Ideas in Bloom
Spring is here, and as attractions are eager to open their facilities and welcome guests, Funworld shares ideas from amusement park, water park, and family entertainment center (FEC) operators for boosting revenues while keeping operating costs in check.
Food and Beverage Blossoms
Food and beverage (F&B) outlets can be major profit centers. Finding cost-effective ways to refresh them can entice guests to spend more money, while enhancing their sense of enjoyment.
Good to Go
Fantasilandia in Santiago, Chile, is boosting its summer F&B lineup in three innovative ways. First, the park is repurposing two hot dog mini food carts into a “Veget All’ vegetarian fast-food stand.
“There is a big tendency in the world toward demanding more vegetables and less meat,” says Rodrigo Alamos, Fantasilandia’s internal sales manager. “We reacted quickly and came up with this concept where you choose your ingredients for salads and sandwiches with different types of grain bread.”
Next, the park in Chile hopes to appeal to guests’ senses as they exit the park. Stands offering frozen drinks made from fresh fruit and freshly roasted caramel peanuts are positioned in a location to appear attractive to guests as they leave the park. Both items are designed to be handheld—not consumed sitting at a table—thus, they’re convenient for guests as they travel home.
Grub to Grab
With water parks in Austin and Houston, Typhoon Texas has developed many financially efficient, crowd-pleasing elements to reinvigorate its F&B operations. For instance, “we simplified our taco recipes to speed up preparation and started providing premade entrees/sides for our customers,” says Walter Teem, director of revenue at Typhoon Texas Houston. “Now guests can just ‘grab and go’ what they want rather than waiting in line for 10 minutes.”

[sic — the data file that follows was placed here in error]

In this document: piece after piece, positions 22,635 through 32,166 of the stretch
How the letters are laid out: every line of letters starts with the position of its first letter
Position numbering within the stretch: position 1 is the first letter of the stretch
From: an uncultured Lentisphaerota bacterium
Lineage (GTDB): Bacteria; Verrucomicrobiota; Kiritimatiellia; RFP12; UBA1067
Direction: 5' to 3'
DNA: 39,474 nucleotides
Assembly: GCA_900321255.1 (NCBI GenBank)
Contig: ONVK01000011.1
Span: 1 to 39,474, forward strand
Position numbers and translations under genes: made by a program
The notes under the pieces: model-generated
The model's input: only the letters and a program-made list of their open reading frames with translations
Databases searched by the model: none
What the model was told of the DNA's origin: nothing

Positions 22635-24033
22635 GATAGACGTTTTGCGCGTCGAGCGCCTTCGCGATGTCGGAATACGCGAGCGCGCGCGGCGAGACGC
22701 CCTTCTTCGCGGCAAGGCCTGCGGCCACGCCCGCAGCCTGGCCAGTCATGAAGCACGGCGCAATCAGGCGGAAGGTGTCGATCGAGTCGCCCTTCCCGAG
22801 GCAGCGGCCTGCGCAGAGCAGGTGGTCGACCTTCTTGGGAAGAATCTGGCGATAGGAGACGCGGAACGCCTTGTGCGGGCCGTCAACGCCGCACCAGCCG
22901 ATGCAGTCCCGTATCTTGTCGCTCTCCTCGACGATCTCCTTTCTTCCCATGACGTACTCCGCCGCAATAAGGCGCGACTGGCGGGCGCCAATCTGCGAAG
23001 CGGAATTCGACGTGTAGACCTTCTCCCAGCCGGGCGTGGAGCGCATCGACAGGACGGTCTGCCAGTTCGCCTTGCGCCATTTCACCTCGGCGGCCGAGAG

“We turned a burger shack into a hand-dipped corn dog stand for the same reasons,” adds David Thompson, food and beverage manager at Typhoon Texas Houston. “This change went well with our brand concept and sped up customer service, resulting in a huge revenue increase while making guests happy.”
Typhoon Texas has also refreshed its F&B offerings by introducing online ordering and expanding a limited-selection bar into a full bar. “We actually doubled per capita sales from previous years in that unit alone just by switching the concept, which was amazing,” says Cade Vereen, director of revenue at Typhoon Texas Austin.
Hot and Cold Unite
Renovating indoor and outdoor dining areas can reignite guests’ interest in these locations, says Tim Murphy, CEO of the Boomers Parks chain of FECs and water parks. “I have found that there are two kinds of guests at Boomers Parks: one guest that likes the heat and another guest that likes air conditioning,” he tells Funworld. “So we created both outdoor and indoor dining spaces with areas to hang out and enjoy some much-needed foods, beverages, and alcoholic drinks between all the fun in the park.”
Outdoor areas include spaces with multiple flat-screen TVs, fire pits, and heat lamps when it’s chilly to motivate guests to stay longer and purchase more offerings.
Boomers Parks has refreshed its menus by “adding new Nashville hot and Korean barbecue flavor profiles and making a commitment to add new flavors each month for the remainder of 2021,” says Murphy. It has also moved from serving just beer and wine to now offering a full range of alcoholic drinks at five of its parks, as well as ensuring all restrooms are spotless and remodeled because “bathrooms and cleanliness make money.”